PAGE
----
I would need to research further to confirm, but I have the feeling that the person who made that argument may have meant Erhard Milch.
From Wiki, it sounds that he was, indeed, high level brass:
In 1933, Milch took up a position as State Secretary of the newly-formed Reichsluftfahrtministerium ("Reich Aviation Ministry" – RLM), answering directly to Hermann Göring. In this capacity, he was instrumental in establishing the Luftwaffe, originally responsible for armament production
At the outbreak of World War II Milch, now with the rank of general, commanded Luftflotte 5 during the Norwegian campaign. Following the defeat of France, Milch was promoted to field-marshal (Generalfeldmarschall) and given the title Air Inspector General. Milch was put in charge of the production of planes during this time.
However, it appears that in answer to your very specific question, Erhard Milch did NOT indeed fit the specific definition you used.
His father was Jewish, which means he had at most 2 documented Jewish grandparents - the Nazi laws classified him as a Mischling ("crossbreed") and not a full Jew (3+ Jewish grandparents).
The Wiki provides the following detail (sources apparently from Benno Müller-Hill, Murderous science: elimination by scientific selection of Jews (1998), p. 26):
In 1935, Milch's ethnicity came into question because his father, Anton Milch, was a Jew. This prompted an investigation by the Gestapo that Göring squelched by producing an affidavit signed by Milch's mother stating that Anton was not really the father of Erhard and his siblings, and naming their true father as Karl Brauer, her uncle. These events and his being issued a German Blood Certificate prompted Hermann Göring to say famously "Wer Jude ist, bestimme ich" ("I decide who is a Jew")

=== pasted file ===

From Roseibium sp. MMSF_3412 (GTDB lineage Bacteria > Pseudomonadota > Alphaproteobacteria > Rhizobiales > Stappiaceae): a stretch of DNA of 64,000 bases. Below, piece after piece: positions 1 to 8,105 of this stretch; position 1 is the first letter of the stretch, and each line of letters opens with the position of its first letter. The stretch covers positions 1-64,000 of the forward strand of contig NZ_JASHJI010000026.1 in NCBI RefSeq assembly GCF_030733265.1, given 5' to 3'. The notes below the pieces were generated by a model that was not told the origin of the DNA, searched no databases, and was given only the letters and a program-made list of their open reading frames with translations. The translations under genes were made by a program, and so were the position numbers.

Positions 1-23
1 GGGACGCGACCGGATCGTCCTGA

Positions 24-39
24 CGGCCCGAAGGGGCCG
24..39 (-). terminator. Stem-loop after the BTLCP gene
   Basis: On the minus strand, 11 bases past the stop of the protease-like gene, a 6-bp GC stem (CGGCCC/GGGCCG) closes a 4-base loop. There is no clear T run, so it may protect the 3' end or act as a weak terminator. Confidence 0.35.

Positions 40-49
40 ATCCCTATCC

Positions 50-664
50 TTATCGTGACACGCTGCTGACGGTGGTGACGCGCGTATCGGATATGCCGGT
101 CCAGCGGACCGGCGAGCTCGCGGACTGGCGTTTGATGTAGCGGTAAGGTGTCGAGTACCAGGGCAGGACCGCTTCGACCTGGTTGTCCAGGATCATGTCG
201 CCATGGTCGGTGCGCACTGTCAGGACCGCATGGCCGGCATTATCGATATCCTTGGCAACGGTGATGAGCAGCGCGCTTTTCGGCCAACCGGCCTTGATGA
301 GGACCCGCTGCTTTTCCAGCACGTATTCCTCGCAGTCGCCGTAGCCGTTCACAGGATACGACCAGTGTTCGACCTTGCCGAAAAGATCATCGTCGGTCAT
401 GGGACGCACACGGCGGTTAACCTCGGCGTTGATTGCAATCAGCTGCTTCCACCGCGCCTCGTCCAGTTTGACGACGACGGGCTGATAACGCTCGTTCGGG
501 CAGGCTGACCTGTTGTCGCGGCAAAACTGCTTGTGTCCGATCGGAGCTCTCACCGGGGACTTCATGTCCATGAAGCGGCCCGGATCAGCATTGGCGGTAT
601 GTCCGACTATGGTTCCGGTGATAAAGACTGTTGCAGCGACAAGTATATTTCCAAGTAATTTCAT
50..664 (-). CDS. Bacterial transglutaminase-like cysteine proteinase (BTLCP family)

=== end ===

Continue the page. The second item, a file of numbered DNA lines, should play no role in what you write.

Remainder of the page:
An independent confirmation is quoted in a project from UCSB's class "for Prof. Marcuse's lecture course Interdisciplinary Perspectives on the Holocaust; UC Santa Barbara, Fall 2005". The quote is apparently from "Rigg, Mark. Hitler’s Jewish Soldiers, University Press of Kansas, 2002"
Field Marshal and State Secretay of Aviation Erhard Alfred Richard Oskar Milch’s "Aryanization" was the most famous case of a Mischling falsifying a father. In 1933, Frau Clara Milch went to her son-in-law, Fritz Heinrich Hermann, police president of Hagen and later SS general, and gave him an affidavit stating that her deceased uncle, Carl Brauer, rather than her Jewish husband, Anton Milch, had fathered her six children.… In 1935, Hitler accepted the mother’s testimony… (Rigg, 29)
He's still a good example of what most people whould consider "somewhat Jewish" person serving the Nazis at the top, but he does NOT fit the claim as you defined it in your question.
P.S. As a caveat, Erhard Milch was not in the army (as your arguer claimed) - he was in the air force (Luftwaffe). So either the person was mistaken slightly, or they meant a different person and my asnwer is wrong.